Section after section of the enemy was overrun as the Maoris fanned out and swept around them and then went in for the kill. Some used rifle and bayonet, some threw grenades, and some rushed forward with Spandaus at the hip while their mates ran alongside carrying the belt containers. – 28 Maori Battalion, J. Cody
During this action, German mountain troops advanced using Greek civilians as human shields and many Greeks were killed by fire from both sides.
By this time, Crete had clearly been lost and there was a general withdrawal to Suda Bay. The Maori gave their stretcher-cases captured Lugers and instructions to kill at least one enemy if their column was overtaken. Some men were too badly wounded to be moved and the medical staff remained behind with them. Several rearguard actions were fought on the way and the village of Armenoi, which was in German hands, assaulted through in marching column with fixed bayonets and Brens and Spandaus blazing. The Maori, most often the rearguard and prone to sending too-closely pursuing Fallschirmjaeger scuttling by sudden bayonet charges, were eventually evacuated from the beaches in two parties, though they had to board their ships with tommy guns at the ready to deter rushes from the host of stragglers and deserters who thronged the dockside.
Despite several local victories for the Maori Battalion, the campaigns in Greece and Crete had ended in utter defeat. However the battalion had gained an outstanding reputation, albeit at a heavy cost in lives.
Inform KELA [28 Maori Bn] that GOC intends to cable NZ informing of their splendid conduct and dash during the operations of the last few days. – message from General Freyburg quoted in 28 Maori Battalion.
The greatest surprise of all of course was the Maori. Even though I was with them before the show I was probably one of the greatest doubting Thomases of all. I expected them to go in to a thing like a bayonet charge of course because it was in their nature, as we knew it, to show that flash of spirit. With the rigid discipline we have maintained in the main body I expected that we would be able to control them in those situations. Both of these surmises proved correct. What I definitely did not predict however was the almost stoical way they sat down under the strafing that he gave us, in our trenches & when out on the move. There was no one to compare with them & and other units are the first to admit it. – Captain F. Baker in a letter of 16 June 1941 held by the Alexander Turnbull Library MS-Papers-4299-37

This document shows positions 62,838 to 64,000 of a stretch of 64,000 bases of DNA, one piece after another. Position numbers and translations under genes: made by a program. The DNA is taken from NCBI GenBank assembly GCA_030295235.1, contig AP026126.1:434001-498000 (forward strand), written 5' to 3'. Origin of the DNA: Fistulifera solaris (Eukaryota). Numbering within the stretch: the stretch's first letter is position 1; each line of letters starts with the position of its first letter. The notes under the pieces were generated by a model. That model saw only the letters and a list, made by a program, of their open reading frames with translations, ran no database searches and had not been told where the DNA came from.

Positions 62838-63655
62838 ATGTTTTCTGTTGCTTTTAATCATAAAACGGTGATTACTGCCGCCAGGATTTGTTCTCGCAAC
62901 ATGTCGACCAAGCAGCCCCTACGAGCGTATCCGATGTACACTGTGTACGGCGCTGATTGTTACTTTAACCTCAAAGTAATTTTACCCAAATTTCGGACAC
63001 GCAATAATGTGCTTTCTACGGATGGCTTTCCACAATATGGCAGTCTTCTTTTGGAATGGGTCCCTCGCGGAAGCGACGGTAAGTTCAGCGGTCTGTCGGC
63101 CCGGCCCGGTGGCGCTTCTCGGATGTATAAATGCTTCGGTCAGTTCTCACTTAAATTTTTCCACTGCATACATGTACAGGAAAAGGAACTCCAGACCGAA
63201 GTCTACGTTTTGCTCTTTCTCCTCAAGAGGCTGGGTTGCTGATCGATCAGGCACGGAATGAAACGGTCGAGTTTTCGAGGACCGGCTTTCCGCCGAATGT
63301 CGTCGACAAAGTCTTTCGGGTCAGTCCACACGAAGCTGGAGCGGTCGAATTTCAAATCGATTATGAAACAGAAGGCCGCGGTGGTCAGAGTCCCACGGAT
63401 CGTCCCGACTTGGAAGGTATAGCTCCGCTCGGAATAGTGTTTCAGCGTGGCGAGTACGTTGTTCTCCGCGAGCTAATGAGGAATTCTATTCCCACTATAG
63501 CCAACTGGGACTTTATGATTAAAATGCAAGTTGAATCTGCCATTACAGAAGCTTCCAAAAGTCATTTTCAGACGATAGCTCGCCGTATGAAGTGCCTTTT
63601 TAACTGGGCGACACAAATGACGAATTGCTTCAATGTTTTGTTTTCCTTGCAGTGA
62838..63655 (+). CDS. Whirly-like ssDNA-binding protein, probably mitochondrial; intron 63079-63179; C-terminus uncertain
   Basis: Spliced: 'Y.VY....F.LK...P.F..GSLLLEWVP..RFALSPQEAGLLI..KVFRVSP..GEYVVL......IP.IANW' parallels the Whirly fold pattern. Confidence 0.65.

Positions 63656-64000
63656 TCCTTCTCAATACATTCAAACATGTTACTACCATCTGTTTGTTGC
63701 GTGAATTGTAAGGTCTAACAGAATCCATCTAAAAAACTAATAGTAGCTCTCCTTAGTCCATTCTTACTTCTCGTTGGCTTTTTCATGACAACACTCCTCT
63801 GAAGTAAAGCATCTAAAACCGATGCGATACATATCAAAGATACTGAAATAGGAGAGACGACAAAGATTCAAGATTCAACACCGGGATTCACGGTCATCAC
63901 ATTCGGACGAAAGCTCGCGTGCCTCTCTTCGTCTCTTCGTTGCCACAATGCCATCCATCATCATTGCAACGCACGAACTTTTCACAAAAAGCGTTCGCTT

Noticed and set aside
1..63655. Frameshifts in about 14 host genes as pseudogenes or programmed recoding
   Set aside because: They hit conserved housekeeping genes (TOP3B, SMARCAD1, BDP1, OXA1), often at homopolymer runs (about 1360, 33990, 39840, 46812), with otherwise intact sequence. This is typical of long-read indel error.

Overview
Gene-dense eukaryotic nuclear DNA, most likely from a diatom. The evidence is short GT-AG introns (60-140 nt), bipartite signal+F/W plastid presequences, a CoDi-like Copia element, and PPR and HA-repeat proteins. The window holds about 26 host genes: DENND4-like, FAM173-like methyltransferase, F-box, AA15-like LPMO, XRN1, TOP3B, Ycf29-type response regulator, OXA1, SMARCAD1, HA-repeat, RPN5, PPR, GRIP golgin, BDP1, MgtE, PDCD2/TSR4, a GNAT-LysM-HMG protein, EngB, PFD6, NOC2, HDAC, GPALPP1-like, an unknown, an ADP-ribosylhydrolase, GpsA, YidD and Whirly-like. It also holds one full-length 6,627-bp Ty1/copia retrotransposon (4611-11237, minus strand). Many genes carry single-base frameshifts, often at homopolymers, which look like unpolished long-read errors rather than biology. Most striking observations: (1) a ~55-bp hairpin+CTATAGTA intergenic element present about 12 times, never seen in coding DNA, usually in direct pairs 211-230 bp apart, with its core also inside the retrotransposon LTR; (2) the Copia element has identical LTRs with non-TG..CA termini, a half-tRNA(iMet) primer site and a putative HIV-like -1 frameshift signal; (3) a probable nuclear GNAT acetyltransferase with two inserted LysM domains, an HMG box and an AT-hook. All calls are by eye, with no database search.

Captain Harding Waipuke Leaf, M.C.
Captain Harding Waipuke Leaf, M.C. Enlisted for WWI in 1914 and served in Gallipoli and on the Western Front. A Captain with the 28 (Maori) Battalion in WWII. Killed in action in Crete 1941.
The following books are the official histories of campaigns or units, unit diaries kept during the war, or, in the case of Te Mura O Te Ahi, an unofficial history drawing on several contemporary sources and, in the case of Ma Te Reinga, an account by a man who served as a senior officer and commanded the Battalion for a time.
Ma Te Reinga/By Way of Reinga: The Way of the Maori Soldier, H. Dyer, 1953
Crete, D. Davin, 1953
28 Maori Battalion, J. Cody, 1956 (available online at 28maoribattalion.org.nz)
Te Mura O Te Ahi: The Story of the Maori Battalion, Wira Gardiner, 1992
28 (Maori) Battalion Diary, published online at 28maoribattalion.org.nz
Part 3 sees David looking at how to represent the 28th (Maori) Battalion in Bolt Action with a full army selector points list:
Duel In The Sun
Re-fight battles such as Tempe Gorge and Maleme Airfield with the special scenarios included in the Bolt Action campaign book Duel In The Sun: